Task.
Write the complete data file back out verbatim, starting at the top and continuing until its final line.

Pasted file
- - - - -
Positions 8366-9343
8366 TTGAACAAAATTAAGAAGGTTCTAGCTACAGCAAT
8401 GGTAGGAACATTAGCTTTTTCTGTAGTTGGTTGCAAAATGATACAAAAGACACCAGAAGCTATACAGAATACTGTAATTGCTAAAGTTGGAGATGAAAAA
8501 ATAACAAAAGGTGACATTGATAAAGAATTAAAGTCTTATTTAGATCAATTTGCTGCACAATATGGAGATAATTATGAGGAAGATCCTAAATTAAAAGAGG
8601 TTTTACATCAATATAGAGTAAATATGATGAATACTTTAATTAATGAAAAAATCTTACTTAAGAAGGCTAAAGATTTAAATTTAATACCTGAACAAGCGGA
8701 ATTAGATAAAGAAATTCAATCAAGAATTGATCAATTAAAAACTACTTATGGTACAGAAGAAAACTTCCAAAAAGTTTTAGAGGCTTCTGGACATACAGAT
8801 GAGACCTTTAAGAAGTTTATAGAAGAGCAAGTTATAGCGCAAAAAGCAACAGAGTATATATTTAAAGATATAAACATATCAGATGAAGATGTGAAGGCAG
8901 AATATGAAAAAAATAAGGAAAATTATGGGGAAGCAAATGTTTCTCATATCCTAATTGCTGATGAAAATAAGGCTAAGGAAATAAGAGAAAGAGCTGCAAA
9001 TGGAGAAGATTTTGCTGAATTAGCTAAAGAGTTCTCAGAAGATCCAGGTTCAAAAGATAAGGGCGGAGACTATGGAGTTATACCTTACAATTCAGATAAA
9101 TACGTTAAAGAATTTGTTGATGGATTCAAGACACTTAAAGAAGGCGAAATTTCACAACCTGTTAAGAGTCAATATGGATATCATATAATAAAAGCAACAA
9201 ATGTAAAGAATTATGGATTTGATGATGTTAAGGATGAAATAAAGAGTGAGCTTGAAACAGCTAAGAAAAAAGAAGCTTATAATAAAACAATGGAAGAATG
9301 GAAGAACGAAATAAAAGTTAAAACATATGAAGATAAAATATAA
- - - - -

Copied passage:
Positions 8366-9343
8366 TTGAACAAAATTAAGAAGGTTCTAGCTACAGCAAT
8401 GGTAGGAACATTAGCTTTTTCTGTAGTTGGTTGCAAAATGATACAAAAGACACCAGAAGCTATACAGAATACTGTAATTGCTAAAGTTGGAGATGAAAAA
8501 ATAACAAAAGGTGACATTGATAAAGAATTAAAGTCTTATTTAGATCAATTTGCTGCACAATATGGAGATAATTATGAGGAAGATCCTAAATTAAAAGAGG
8601 TTTTACATCAATATAGAGTAAATATGATGAATACTTTAATTAATGAAAAAATCTTACTTAAGAAGGCTAAAGATTTAAATTTAATACCTGAACAAGCGGA
8701 ATTAGATAAAGAAATTCAATCAAGAATTGATCAATTAAAAACTACTTATGGTACAGAAGAAAACTTCCAAAAAGTTTTAGAGGCTTCTGGACATACAGAT
8801 GAGACCTTTAAGAAGTTTATAGAAGAGCAAGTTATAGCGCAAAAAGCAACAGAGTATATATTTAAAGATATAAACATATCAGATGAAGATGTGAAGGCAG
8901 AATATGAAAAAAATAAGGAAAATTATGGGGAAGCAAATGTTTCTCATATCCTAATTGCTGATGAAAATAAGGCTAAGGAAATAAGAGAAAGAGCTGCAAA
9001 TGGAGAAGATTTTGCTGAATTAGCTAAAGAGTTCTCAGAAGATCCAGGTTCAAAAGATAAGGGCGGAGACTATGGAGTTATACCTTACAATTCAGATAAA
9101 TACGTTAAAGAATTTGTTGATGGATTCAAGACACTTAAAGAAGGCGAAATTTCACAACCTGTTAAGAGTCAATATGGATATCATATAATAAAAGCAACAA
9201 ATGTAAAGAATTATGGATTTGATGATGTTAAGGATGAAATAAAGAGTGAGCTTGAAACAGCTAAGAAAAAAGAAGCTTATAATAAAACAATGGAAGAATG
9301 GAAGAACGAAATAAAAGTTAAAACATATGAAGATAAAATATAA